Zambia has a plentiful rainy season, however farmers struggle to grow crops all year round. The Government of Zambia is committed to pro-poor agricultural development, and has identified irrigation as the key to increasing yields and enhancing food security. To date, irrigation has been largely restricted to commercial-scale agriculture. A lack of capital and scale prevented Zambia’s majority smallholder farmers from implementing irrigation schemes which could significantly increase the country’s agricultural productivity.
InfraCo Africa, through its principal developer eleQtra, was approached by a group of smallholder and commercial farmers in Zambia’s Kafue District, in 2006. The group needed support to create a viable irrigation scheme. The development of the Chanyanya pilot which resulted in a co-operative, pooling smallholder land to achieve the scale required to irrigate a 148 hectare commercial farm and eight hectares of market gardens to grow food and cash crops year-round.
Having provided proof of concept, grant funding was secured from the Dutch ORIO Infrastructure Fund to expand the original bulk water infrastructure to increase Chanyanya’s irrigated land area, and to support development of the nearby Chiansi project. Chiansi will replicate and scale up the pilot, establishing a 1,336 hectare commercial farm and market garden plots for up to 960 smallholders in three neighbouring communities: Chikupi, Demu North and Demu South. Regional private investor SUDECO will build, own and operate Chiansi’s commercial farm. InfraCo Africa is providing $12.5m of senior debt, alongside $5m in TAF viability gap funding, to fund construction.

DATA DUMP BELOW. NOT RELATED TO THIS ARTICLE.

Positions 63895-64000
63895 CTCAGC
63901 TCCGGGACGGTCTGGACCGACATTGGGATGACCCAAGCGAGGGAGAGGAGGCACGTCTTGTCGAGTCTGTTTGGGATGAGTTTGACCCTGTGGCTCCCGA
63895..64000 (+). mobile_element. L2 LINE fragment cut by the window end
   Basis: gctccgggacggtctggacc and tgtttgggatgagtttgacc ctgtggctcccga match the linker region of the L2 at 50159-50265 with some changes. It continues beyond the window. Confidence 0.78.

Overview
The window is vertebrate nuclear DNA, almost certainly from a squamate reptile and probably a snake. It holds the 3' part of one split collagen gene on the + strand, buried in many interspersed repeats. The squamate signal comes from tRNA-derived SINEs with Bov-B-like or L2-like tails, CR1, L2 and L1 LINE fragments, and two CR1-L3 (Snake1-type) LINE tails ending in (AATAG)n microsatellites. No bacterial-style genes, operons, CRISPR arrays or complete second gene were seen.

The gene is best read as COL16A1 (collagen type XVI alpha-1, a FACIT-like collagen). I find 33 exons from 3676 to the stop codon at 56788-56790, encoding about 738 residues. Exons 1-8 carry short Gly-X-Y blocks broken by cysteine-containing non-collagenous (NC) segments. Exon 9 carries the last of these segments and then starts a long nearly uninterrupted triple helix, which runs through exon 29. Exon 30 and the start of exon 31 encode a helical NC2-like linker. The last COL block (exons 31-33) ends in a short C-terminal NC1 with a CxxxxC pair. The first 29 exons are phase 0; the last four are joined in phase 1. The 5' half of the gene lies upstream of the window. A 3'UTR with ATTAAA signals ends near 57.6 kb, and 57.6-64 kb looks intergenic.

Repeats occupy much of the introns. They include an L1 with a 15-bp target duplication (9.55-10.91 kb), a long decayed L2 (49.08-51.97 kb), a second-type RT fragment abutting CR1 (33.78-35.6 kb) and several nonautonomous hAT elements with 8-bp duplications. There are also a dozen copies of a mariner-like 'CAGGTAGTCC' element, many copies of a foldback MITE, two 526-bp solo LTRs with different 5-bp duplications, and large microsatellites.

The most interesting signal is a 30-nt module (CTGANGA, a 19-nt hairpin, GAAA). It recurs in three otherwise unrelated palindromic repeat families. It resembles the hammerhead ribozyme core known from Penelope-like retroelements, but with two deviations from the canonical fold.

Maurine Nyamusunga, smallholder farmer
Working with farmers in the Kafue District, a replicable model has been developed which has informed the Chiansi scheme and World Bank irrigation initiatives in Zambia and Ghana. The expansion of Chanyanya and new Chiansi project will irrigate more than 1,600 hectares of additional land.
With a year-round supply of water, Chanyanya’s smallholder farmers have diversified their crops, reporting increased incomes and food security. Chiansi will facilitate the establishment of market garden committees to enable agricultural knowledge and technical knowhow to be shared, improving land productivity and so household incomes.
Leveraging grant funding has enabled the government to acquire ownership of bulk water assets with sufficient capacity to irrigate up to 3,800 hectares of land, enabling more farmers in the area to access irrigation in the future.
Innovative market garden farming will improve land productivity and household incomes
Just 27% of Ethiopia’s population has access to on-grid electricity. To meet growing demand, the government is exploring the potential of Ethiopia’s geothermal resource. In 2015, InfraCo Africa partnered with Berkeley Energy to become the majority shareholder in Corbetti Geothermal, working with stakeholders from Ethiopia, Iceland, the United Kingdom and the United States of America. In 2017, the Government of Ethiopia signed an updated power purchase agreement and an implementation agreement with Ethiopia Electric Power and Corbetti Geothermal, marking a key project milestone and the culmination of extensive work by all parties. In December, InfraCo Africa doubled its original commitment to Corbetti to $30m, making it InfraCo Africa’s largest single project investment. Set to commence first phase drilling in 2018, Corbetti is expected to lead the way for future private geothermal projects, attracting the investment needed to transform Ethiopia’s energy sector.
Local households will be consulted on the works and actively involved in designing community initiatives